Thank you for sharing!

Your article was successfully shared with the contacts you provided.
A fiery debate over the federal death penalty law surfaced last week at the U.S. Court of Appeals for the Second Circuit. Judges Reena Raggi and Guido Calabresi squared off over whether the circuit should rehear en banc a three-judge panel’s 2008 decision upholding the conviction and death sentence against Donald Fell, who was found guilty by a Vermont federal jury in the 2002 kidnapping of a convenience store worker in Vermont and her murder across state lines in New York. The panel that ruled in United States v. Fell, 531 F.3d 197 (2d Cir. 2008) included Judges John M. Walker Jr., Jose A. Cabranes and Barrington D. Parker. A majority of the court voted against rehearing en banc. But Judge Calabresi wrote a lengthy dissent saying he was concerned about the imposition of capital punishment for crimes that covered two states that have either abolished the death penalty (Vermont) or held it constitutionally infirm, (New York). He said it was important for the full circuit to review the case, including the exclusion of a potential juror who opposed the death penalty but said she could nonetheless follow the trial judge’s instructions. Judge Calabresi noted the U.S. Constitution’s framers believed the local nature of the jury and their local values were so important that they insisted not only on impartiality in the Sixth Amendment, but also required vicinage—that juries come from “the State and district where the crime shall have been committed.” “The relevant community values in the instant case are constitutionally defined as those of Vermont,” Judge Calabresi said, adding later “if those values, and the Vermonters who hold them, were improperly excluded in this case, then the sentence the jury selected must fail.” But Judge Raggi had the numbers on her side and she took the rare step of issuing a lengthy opinion in United States v. Fell, 06-2882-cr, in the denial of a rehearing. The judge said she was “skeptical of the dissent’s suggestion that federalism requires each state’s adoption or rejection of the death penalty somehow to be factored into the selection of federal capital juries serving therein.” The suggestion that the Sixth Amendment requires more solicitude of “local” values in jury selection would be “rejected out of hand,” she said, if the “‘value’ revealed at jury selection were opposition to the sorts of civil rights, environmental, or gun trafficking requirements that are enforced through federal criminal law in ways not always mirrored by state legislation.” Judge Raggi’s opinion was joined by Judges Dennis Jacobs, Richard Wesley, Debra Ann Livingston and two members of the original panel, Judges Cabranes and Parker. Judge Walker, now a senior judge, authorized Judge Raggi to note his agreement with the opinion. Along with Judge Calabresi, Judges Rosemary A. Pooler and Robert D. Sack dissented from the decision to deny rehearing. Judge Chester J. Straub, who voted to rehear en banc and then took senior status, endorsed Judge Calabresi’s opinion. It was not revealed how Judges Sonia Sotomayor, now awaiting her confirmation hearing for the U.S. Supreme Court, and Judge Robert A. Katzmann, voted on the rehearing issue and neither joined the concurring or dissenting opinions. Judge Peter Hall recused himself. Kidnapping and Murder Mr. Fell and codefendant Robert Lee stabbed to death Mr. Fell’s mother, Debra, and her companion, Charles Conway on Nov. 26, 2002 in Rutland, Vt., then kidnapped convenience store clerk Teresca King, stole her car, drove her across the border into New York State and beat her to death in a wooded area. In 2002, Vermont District Court Judge William K. Sessions III ruled the Federal Death Penalty Act violated due process because of “relaxed evidentiary standards in the penalty phase of federal capital cases” (NYLJ Sept. 25, 2002). The Second Circuit reversed, holding in part that the act’s evidentiary provisions were constitutional because they were consistent with the heightened reliability standards required for evidence in capital trials (NYLJ, March 3, 2004). Mr. Lee died before trial. Local prosecutors were not in favor of seeking the death penalty, but they were overruled by the U.S. Attorney General. Mr. Fell’s conviction and death penalty sentence set up the first review of a capital case by the Second Circuit since capital punishment was effectively reinstated in the federal system in 1988. Local Values Judges Walker, Cabranes and Parker, in upholding Mr. Fell’s conviction in 2008, dismissed his arguments on exclusion of the prospective juror and also found the refusal of the trial judge to allow a draft plea agreement into evidence was not an error. Mr. Fell had claimed the prosecution misrepresented his willingness to plead guilty by telling the jury he could have pleaded guilty if he wanted to ( NYLJ, June 30, 2008). Judge Calabresi, in his dissent last week, also said he felt the full circuit should consider the plea issue. “[T]he draft plea was important not only, as the panel suggested, because it showed Fell’s willingness to admit responsibility for the death of Teresca King…but also because it showed that the local prosecutors were willing to accept a sentence of life imprisonment in exchange for that plea,” he said. Judge Calabresi noted that, since 1988, “local federal juries have repeatedly and overwhelmingly rejected Washington’s invitation to execute criminals in their states.” “What is going on here is that the existence of certain local values makes the imposition of the federal death penalty in states that do not have the death penalty truly uncommon,” he said. Judge Calabresi said the concurring opinion “misses the point” and “appeals to emotion” by “describing the viciousness of the murder” when the only thing his argument is focused on was “the role of prosecutors, and whether the jury had been properly selected.” The judge closed by saying he was not a great believer in en bancs but that rehearing here “would help us all think about the important issues…that are raised by the potential, nationally ordered, execution of a man in a state whose laws forbid it.” Judge Raggi had little regard for Judge Calabresi’s “federalism argument.” She disagreed that the potential juror in the Fell case was “willing to follow the law,” despite her opposition to the death penalty. The trial judge, she said, found the juror could not satisfy the standard for impartiality. “The juror was properly removed regardless of the vicinage,” she said. Judge Raggi said federalism is about the distribution of power between states and the national government and selection of a federal jury to hear a federal case “does not intrude on any state function; much less does it trench on the exercise of any state power.” While the vicinage requirement “permits the jury to operate as the conscience of that community” she said that “function is satisfied by drawing a jury pool from a fair cross-section of the residents of that particular state and district.” Judge Raggi rejected as “misguided” the dissent’s claim “there lies a deeper constitutional question” — that the Eighth Amendment prohibition on cruel and unusual punishment should be considered because the death penalty is “unusual” in Vermont. For one thing, the crime that triggered federal jurisdiction was the killing of the victim in New York after crossing state lines. For another, she said, the New York Court of Appeals 2004 decision invalidating the death penalty cannot be taken as a sign of the popular will in New York. And it was a mistake, she said, to speculate on the reason why so many federal juries in New York have declined to impose the death penalty. Assistant U.S. Attorney William B. Darrow represented the government. John Blume of Cornell Law School and Federal Public Defender Alexander Bunin represented Mr. Fell. Mr. Bunin said the attorneys are now preparing a petition for a writ of certiorari for the U.S. Supreme Court. “There were a lot of issues in the case but the main one we brought up was the exclusion of three jurors,” Mr. Bunin said. “But understand, we did not raise the issue of federalism which Judge Calabresi brought up and Judge Raggi disagreed with.” @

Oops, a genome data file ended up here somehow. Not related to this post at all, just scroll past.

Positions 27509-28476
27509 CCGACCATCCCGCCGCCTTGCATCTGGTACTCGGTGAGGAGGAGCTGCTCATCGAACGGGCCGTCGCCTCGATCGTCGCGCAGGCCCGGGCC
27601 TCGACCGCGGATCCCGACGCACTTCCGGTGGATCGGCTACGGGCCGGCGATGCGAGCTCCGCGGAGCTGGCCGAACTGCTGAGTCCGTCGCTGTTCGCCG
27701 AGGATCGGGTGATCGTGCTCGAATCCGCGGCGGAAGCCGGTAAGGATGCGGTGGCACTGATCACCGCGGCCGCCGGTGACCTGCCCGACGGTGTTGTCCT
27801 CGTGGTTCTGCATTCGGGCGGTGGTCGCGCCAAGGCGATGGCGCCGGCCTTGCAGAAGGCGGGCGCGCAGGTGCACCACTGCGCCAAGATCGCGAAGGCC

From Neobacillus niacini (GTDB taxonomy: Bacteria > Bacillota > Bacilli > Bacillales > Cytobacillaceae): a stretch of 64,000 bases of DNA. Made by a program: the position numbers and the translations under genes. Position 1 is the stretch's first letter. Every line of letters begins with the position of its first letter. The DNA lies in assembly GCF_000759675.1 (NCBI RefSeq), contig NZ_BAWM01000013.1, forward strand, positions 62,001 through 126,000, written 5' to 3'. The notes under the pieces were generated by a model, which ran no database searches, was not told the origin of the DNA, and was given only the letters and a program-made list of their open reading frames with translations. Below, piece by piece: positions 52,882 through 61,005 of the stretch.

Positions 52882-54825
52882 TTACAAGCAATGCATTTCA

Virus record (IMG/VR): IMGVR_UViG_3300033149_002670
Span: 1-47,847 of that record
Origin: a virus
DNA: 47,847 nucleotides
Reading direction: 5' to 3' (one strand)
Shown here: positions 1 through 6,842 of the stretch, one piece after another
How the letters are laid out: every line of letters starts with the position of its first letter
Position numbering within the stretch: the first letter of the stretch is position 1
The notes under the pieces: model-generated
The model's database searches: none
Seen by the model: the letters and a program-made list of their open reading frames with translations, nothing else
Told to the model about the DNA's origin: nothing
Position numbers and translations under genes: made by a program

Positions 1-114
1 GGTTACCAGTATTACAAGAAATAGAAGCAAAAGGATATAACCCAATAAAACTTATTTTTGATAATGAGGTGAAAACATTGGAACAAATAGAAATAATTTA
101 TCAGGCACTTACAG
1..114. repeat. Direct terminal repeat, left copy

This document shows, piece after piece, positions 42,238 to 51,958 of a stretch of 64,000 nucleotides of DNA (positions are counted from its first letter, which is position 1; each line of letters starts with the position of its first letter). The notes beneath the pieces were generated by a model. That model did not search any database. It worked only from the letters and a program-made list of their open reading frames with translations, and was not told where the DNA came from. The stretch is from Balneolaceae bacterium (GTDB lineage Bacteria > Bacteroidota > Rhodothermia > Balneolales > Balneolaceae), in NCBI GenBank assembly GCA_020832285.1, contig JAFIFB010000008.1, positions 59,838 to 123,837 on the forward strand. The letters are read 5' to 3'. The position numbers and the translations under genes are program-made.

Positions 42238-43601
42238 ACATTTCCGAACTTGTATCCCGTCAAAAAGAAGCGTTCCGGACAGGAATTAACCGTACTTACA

This content has been archived. It is available exclusively through our partner LexisNexis®.

To view this content, please continue to Lexis Advance®.

Not a Lexis Advance® Subscriber? Subscribe Now

Why am I seeing this?

LexisNexis® is now the exclusive third party online distributor of the broad collection of current and archived versions of ALM's legal news publications. LexisNexis® customers will be able to access and use ALM's content by subscribing to the LexisNexis® services via Lexis Advance®. This includes content from the National Law Journal®, The American Lawyer®, Law Technology News®, The New York Law Journal® and Corporate Counsel®, as well as ALM's other newspapers, directories, legal treatises, published and unpublished court opinions, and other sources of legal information.

ALM's content plays a significant role in your work and research, and now through this alliance LexisNexis® will bring you access to an even more comprehensive collection of legal content.

For questions call 1-877-256-2472 or contact us at customercare@alm.com


ALM Legal Publication Newsletters

Sign Up Today and Never Miss Another Story.

As part of your digital membership, you can sign up for an unlimited number of a wide range of complimentary newsletters. Visit your My Account page to make your selections. Get the timely legal news and critical analysis you cannot afford to miss. Tailored just for you. In your inbox. Every day.

Copyright © 2020 ALM Media Properties, LLC. All Rights Reserved.